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To listen, just click on the player below (click on the Audio MP3 button if the player doesn’t appear).

Could GMOs Help Solve Global Health Issues?

November 6th, 2014

gmo-tomato

(By Dr. Heather Kuruvilla)

Genetically modified organisms, or GMOs, are often portrayed as unnatural, potentially harmful, and just plain scary. Like any technology, genetically modified organisms have some potential risks, both to people and to the environment. We don’t know if the newly engineered proteins may be allergenic or otherwise harmful to humans. And there’s always a risk that engineered traits could “migrate” from the engineered species into native species, causing unforeseen environmental consequences.

The potential benefits of GMOs, however, are too often under-reported. What if we could solve pressing global health issues, like malnutrition, or vaccine distribution, using GMOs? The Golden Rice project addresses vitamin A deficiency by engineering rice to produce beta-carotene. In parts of the world where rice is part of the diet and vitamin A deficiency is endemic, golden rice could be a substitute for white rice.

In areas of the world without much infrastructure, vaccine distribution is a formidable challenge. But if folks could grow their own banana vaccines, they might be protected from Hepatitis B. This would also reduce potential complications such as liver cancer. Work on banana vaccines has is tricky, since bananas are not all the same size, and it would be difficult to know when a patient has the right “dose” of a banana.

Even if we can’t use fruit to make oral vaccines, perhaps GMOs can still help us fight disease. For example, the experimental Ebola vaccine ZMapp is grown in genetically modified tobacco plants. A genetically modified flu vaccine, using insect cells to produce viral proteins, has recently been approved by the FDA.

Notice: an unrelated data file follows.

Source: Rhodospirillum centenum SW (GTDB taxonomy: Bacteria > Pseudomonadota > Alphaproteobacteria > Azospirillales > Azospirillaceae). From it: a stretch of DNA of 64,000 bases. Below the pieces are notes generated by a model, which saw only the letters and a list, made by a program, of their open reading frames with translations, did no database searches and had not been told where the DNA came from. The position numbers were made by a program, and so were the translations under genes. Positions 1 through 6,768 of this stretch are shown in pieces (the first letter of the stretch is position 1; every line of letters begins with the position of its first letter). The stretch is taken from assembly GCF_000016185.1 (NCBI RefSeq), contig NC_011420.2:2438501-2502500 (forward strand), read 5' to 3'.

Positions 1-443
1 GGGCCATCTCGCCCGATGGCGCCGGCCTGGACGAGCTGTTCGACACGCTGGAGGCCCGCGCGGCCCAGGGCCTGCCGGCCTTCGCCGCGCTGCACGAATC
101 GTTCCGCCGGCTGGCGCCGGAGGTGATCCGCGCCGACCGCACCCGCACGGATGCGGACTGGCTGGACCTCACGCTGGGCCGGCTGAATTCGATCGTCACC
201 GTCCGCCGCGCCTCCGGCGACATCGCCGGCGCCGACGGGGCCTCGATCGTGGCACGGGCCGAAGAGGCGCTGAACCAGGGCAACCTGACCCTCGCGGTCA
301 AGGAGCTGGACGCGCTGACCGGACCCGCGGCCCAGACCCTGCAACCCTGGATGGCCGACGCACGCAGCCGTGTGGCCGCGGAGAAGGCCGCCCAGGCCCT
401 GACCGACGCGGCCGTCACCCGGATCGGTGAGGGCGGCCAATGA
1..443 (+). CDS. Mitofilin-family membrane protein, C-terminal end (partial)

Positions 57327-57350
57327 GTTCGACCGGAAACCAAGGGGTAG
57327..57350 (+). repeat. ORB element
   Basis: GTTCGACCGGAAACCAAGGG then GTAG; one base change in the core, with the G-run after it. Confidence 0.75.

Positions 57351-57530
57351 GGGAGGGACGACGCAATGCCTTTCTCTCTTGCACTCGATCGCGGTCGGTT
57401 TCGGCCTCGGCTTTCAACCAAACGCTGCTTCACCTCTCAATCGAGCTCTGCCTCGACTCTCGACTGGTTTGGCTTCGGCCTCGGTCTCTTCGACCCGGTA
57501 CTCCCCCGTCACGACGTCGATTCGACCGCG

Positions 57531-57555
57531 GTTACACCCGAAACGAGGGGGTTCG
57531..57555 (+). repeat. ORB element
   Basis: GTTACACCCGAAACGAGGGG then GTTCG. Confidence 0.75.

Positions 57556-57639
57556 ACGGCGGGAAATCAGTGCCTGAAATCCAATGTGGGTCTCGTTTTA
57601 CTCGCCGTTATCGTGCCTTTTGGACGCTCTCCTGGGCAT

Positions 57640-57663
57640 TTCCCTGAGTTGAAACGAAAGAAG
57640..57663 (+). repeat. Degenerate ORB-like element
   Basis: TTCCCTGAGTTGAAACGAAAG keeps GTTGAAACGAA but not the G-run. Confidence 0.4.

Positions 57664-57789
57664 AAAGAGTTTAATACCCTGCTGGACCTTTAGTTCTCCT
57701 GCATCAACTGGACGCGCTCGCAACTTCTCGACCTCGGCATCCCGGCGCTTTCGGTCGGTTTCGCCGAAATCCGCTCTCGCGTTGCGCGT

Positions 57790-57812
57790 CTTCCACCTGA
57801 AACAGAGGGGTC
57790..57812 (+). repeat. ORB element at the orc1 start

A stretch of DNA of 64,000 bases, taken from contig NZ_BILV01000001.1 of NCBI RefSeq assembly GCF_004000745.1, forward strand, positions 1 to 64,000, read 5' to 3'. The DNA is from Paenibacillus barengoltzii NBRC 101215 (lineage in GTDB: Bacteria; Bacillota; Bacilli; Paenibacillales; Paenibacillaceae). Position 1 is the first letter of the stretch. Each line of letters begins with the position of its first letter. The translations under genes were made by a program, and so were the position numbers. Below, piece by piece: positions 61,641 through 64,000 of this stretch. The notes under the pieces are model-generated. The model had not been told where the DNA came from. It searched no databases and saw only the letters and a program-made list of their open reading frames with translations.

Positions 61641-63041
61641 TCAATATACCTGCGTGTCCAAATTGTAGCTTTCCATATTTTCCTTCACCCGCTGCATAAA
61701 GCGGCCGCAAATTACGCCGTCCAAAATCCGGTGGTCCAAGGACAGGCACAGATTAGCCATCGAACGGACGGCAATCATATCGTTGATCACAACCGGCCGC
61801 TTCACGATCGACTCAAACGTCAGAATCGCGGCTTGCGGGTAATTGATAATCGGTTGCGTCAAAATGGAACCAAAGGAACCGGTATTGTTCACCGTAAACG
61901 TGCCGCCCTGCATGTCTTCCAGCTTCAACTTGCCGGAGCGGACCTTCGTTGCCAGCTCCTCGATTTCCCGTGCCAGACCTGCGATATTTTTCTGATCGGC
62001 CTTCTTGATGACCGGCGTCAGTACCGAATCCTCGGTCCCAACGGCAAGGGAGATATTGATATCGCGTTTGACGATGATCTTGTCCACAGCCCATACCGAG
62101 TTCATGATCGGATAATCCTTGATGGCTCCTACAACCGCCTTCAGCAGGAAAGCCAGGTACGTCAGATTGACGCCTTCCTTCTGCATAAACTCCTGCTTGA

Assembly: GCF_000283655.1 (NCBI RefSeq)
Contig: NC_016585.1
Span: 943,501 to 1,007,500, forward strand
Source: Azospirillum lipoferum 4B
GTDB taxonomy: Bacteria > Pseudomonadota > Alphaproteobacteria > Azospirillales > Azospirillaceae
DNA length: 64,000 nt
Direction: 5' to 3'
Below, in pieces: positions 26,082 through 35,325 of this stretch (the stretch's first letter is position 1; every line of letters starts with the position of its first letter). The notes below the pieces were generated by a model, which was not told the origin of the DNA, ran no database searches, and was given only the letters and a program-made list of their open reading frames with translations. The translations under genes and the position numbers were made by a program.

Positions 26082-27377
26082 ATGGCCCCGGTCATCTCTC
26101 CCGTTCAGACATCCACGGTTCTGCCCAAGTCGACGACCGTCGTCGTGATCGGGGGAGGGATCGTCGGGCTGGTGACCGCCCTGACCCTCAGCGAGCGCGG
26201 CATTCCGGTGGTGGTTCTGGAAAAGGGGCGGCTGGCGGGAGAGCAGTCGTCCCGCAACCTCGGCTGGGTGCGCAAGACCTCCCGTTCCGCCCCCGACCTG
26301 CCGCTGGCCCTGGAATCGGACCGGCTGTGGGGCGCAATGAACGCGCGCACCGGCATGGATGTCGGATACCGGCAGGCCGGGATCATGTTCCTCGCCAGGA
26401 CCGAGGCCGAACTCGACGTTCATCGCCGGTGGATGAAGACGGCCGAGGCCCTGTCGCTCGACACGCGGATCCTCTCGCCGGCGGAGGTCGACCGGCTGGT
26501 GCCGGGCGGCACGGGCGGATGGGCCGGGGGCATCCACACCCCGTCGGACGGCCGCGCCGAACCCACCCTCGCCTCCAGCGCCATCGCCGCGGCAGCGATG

Maybe GMOs aren’t so scary after all.

Sources:

www.goldenrice.org/

www.mdpi.com/1422-0067/14/1/1978/htm

www.webmd.com/news/20140804/ebola-virus-vaccine

http://www.collective-evolution.com/2013/07/12/fda-approves-first-gmo-flu-vaccine-expected-on-market-in-2014

CedarEthics: New Student Papers

October 28th, 2014

The Center for Bioethics is happy to announce the latest edition in our online journal of outstanding student bioethics papers.

For example, in her paper, “Ethical Duties in Ectopic Pregnancy,” recent graduate Josephine Hein describes the clinical condition:

An ectopic pregnancy (EP), from Latin roots meaning “out of place,” is a pregnancy that does not correctly implant into its normal location in the endometrium of the uterus. Instead, the developing embryo implants in the fallopian tube, the cervix, the ovaries, or the abdominal or pelvic cavity. EPs today constitute about 2% of all pregnancies, of which 97% implant in the fallopian tube. A ruptured EP can be deadly, leading to 6% of all maternal deaths from massive hemorrhage. What are the ethical implications of treating this condition?

In addition, current student Lynley Turkelson has a fascinating analysis of end-of-life fears, in her article: “Why Christians are Afraid of Removing Artificial Nutrition and Hydration.”

Finally, bioethics graduate student and professional chaplain Thomas Kehr gives a comprehensive summary of end-of-life care in: “End of Life Ethics: Hospice and Advance Directives.”

All of these papers are available full-text at the Cedarville University Digital Commons: http://digitalcommons.cedarville.edu/cedarethics/

Pro-Life: A Broader Meaning

October 19th, 2014